Learning about Designs

8 week virtual design course at DesignLab.

Learning about Designs

I was enrolled on an 8-weeks course titled UX Academy Foundations by Design Lab. Intended to be a introductory course before one decides to delve deeper into the design industry. Learners are expected to spent a minimum of 10 hours a week on this course in order to complete it on time.  

Below are my takeaways and brief reflection of the course.

Week 1: Visual Design Basics

We learnt about 3 things: 1) Composition hierarchy; 2) Text structure hierarchy; 3) Layout, Spacing, Alignment.

These concepts help with leading the eyes, thoughts, actions, and even emotions of the person interacting with your design.

Week 2: UI Design Principles

Tapped into visual design principles, interface design principles, Gestalt principles.

Gestalt principles: Brains perceive whole and parts as separate entity.

Gestalt principles organise information based on these aspects:

1) Proximity: Things that are near to each other are part of the same group.

2) Similarity: Things that have the same shape, or same colour, and same size is part of the same group/ are related to each other.

3) Continuity: Eyes tend to follow a path, if given in any form (e.g. line, curve, sequence).

4) Closure: Brain fills in blanks to perceive an object as a whole (e.g. WWF logo).

5) Simplicity: less is more.

6) Figure-Ground: eyes isolate shape from foreground.

7) Symmetry: Things is symmetry is perceived as connected

Interface Design Principles provides best practice for design of content and functions through:

1) Visibility: Making things obvious, surface and repeat objects.

2) Feedback: Inform a person that their actions has been acknowledged, managed expectations provide sense of safety and correctness.

3) Constraints: Less actionable options, the better.

4) Mapping: Intuitive controls that matches functions it delivers

5) Consistency: Functions are presented/triggered in similar/same way

6) Affordance: Appearance of hints on how to use given functions.

There are then 5 usability principles to bear in mind when designing: 1) Is it easy to learn how to complete a task? (Learnability); 2) Can one troubleshoot errors when completing task? (Error prevention & error forgiveness); 3) Can task be done fast? (Efficiency); 4) Can one remember how to complete the task again? (Memorability); 5) Is it aesthetically pleasing and delightful to use? (Satisfaction)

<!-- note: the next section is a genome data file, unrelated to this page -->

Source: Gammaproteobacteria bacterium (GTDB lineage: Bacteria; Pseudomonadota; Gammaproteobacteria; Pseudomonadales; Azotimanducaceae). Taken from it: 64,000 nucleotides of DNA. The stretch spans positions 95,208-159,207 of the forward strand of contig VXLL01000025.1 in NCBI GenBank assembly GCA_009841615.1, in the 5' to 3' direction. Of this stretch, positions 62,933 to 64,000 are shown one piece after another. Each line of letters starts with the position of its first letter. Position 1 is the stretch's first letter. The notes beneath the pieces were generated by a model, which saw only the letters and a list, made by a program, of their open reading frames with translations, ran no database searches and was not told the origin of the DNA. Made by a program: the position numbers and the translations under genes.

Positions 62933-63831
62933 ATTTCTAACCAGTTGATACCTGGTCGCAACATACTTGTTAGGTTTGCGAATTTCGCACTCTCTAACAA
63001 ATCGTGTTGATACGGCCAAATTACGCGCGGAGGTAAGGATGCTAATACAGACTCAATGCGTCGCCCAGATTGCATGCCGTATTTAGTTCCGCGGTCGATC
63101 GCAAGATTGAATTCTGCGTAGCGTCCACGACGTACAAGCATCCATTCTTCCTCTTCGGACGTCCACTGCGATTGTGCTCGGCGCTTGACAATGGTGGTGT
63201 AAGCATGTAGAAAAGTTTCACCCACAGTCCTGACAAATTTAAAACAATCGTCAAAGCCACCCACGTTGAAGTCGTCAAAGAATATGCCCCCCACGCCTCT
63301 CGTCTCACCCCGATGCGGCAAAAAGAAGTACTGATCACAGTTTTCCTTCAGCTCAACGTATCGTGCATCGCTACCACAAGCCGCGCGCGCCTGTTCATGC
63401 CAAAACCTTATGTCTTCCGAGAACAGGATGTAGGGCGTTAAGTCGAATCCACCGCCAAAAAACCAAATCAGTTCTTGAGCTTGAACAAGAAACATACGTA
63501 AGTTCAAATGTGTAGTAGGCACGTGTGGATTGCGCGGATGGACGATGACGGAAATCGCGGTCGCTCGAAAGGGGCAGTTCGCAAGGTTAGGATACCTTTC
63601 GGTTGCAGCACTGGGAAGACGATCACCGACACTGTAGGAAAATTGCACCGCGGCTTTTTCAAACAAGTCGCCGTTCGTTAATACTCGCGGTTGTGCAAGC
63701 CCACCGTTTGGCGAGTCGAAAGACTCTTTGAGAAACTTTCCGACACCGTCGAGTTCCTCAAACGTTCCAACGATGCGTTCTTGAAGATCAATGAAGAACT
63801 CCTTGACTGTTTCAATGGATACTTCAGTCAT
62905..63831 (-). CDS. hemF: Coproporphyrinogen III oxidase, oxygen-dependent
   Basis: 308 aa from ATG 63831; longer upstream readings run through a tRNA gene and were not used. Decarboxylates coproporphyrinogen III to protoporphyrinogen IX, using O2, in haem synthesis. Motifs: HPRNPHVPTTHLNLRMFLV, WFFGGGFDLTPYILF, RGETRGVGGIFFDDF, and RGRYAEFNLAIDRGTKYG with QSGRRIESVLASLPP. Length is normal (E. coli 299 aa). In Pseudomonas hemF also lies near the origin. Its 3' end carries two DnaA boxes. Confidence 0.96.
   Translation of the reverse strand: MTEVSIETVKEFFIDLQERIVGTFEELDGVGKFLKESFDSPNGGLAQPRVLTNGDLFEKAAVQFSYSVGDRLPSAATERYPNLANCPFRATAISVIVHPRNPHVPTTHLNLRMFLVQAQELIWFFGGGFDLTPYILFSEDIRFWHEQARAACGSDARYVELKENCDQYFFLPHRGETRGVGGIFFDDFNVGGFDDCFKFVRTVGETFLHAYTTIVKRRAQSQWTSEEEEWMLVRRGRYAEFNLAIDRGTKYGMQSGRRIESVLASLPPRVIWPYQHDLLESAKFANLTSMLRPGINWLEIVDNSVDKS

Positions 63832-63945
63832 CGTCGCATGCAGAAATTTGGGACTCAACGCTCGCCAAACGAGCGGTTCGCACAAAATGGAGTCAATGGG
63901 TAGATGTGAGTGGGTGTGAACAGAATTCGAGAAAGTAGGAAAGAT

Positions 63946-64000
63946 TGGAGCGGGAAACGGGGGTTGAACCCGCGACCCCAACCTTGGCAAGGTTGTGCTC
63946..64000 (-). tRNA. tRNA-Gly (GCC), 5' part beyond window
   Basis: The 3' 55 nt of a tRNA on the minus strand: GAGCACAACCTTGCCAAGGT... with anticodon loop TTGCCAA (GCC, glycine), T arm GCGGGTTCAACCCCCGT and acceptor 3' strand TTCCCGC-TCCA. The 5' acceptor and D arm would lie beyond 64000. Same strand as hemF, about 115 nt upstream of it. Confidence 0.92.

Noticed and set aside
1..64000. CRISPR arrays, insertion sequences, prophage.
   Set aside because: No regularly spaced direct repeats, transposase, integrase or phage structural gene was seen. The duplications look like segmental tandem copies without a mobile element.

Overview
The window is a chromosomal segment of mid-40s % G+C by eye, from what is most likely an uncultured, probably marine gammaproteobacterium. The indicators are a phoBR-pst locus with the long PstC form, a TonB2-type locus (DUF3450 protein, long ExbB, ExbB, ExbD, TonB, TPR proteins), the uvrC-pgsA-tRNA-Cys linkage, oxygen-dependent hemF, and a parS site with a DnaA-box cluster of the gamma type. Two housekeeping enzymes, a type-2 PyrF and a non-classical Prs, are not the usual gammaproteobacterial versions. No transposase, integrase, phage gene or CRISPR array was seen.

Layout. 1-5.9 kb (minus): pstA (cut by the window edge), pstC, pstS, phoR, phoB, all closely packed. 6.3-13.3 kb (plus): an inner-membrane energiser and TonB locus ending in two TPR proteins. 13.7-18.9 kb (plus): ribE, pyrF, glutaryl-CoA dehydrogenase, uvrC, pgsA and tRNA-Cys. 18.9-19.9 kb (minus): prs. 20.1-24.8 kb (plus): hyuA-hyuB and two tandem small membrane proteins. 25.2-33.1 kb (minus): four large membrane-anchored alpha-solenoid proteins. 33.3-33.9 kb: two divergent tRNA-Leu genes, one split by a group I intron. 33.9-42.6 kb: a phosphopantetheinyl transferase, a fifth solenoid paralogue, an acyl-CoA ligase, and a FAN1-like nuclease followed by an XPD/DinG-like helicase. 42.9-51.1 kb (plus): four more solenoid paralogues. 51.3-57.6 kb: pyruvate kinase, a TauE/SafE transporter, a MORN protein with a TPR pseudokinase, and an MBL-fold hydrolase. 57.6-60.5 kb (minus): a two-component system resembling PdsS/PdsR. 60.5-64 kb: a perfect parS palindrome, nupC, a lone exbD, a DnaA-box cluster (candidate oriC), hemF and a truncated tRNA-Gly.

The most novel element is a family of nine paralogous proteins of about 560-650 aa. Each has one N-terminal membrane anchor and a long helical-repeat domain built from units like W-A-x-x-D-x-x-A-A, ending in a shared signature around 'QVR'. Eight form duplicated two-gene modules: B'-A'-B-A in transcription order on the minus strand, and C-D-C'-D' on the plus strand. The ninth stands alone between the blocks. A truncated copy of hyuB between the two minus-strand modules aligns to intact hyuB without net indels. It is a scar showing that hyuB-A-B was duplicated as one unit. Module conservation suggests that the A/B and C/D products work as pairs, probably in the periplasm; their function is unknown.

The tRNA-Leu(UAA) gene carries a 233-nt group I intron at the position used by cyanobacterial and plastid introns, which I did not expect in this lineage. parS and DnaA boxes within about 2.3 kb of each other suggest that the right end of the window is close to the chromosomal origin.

These principles seems to try to ensure that the person interacting with the design feels safe and significant, again back to satisfying Maslow's Hierarchy of Needs.

Week 3: UI Design Elements

A brief introduction to interface elements such as text input, toggle, icon, menu, slide, buttons.  Then touched on many ways of navigation and way finding.  Then touched on size and scale in UI design.

Recommended desktop text is between 20-28px, while mobile text size should be between 16-20px.  

Fun tip: Text can be increased in scale of 2 or 4px for consistency between body and heading text.

Week 4: Design Evaluation & Critiques

There were 13 aspects listed as guides for evaluating or critiquing designs. Here goes: 1) Aesthetic impressions, 2) White space used appropriately, 3) Hierarchy of elements, 4) Rhythm & Balance, 5) Colour & Constrast, 6) Size of elements, 7) Alignment, 8) Proximity & Grouping, 9) Modularity/Style, 10) Usability, 11) Consistency, 12) Responsiveness on mobile & tablet, 13) Accessibility.

Week 5: Designing for Multiple Devices

Before designing for different device screen sizes, do look into the analytics of the site or review types of devices frequently used for what you are designing for.

Then work on fixing elements to be used across devices (e.g. navigation, hero image, list display, gallery, CTA buttons, footer, etc).  Create app skeleton/wireframes, ensure navigation is available, segment information, check for native components available to be utilised on devices (e.g. camera, mic, GPS). Touch targets should be between 42 - 72px, but 60px is the standard size recommended.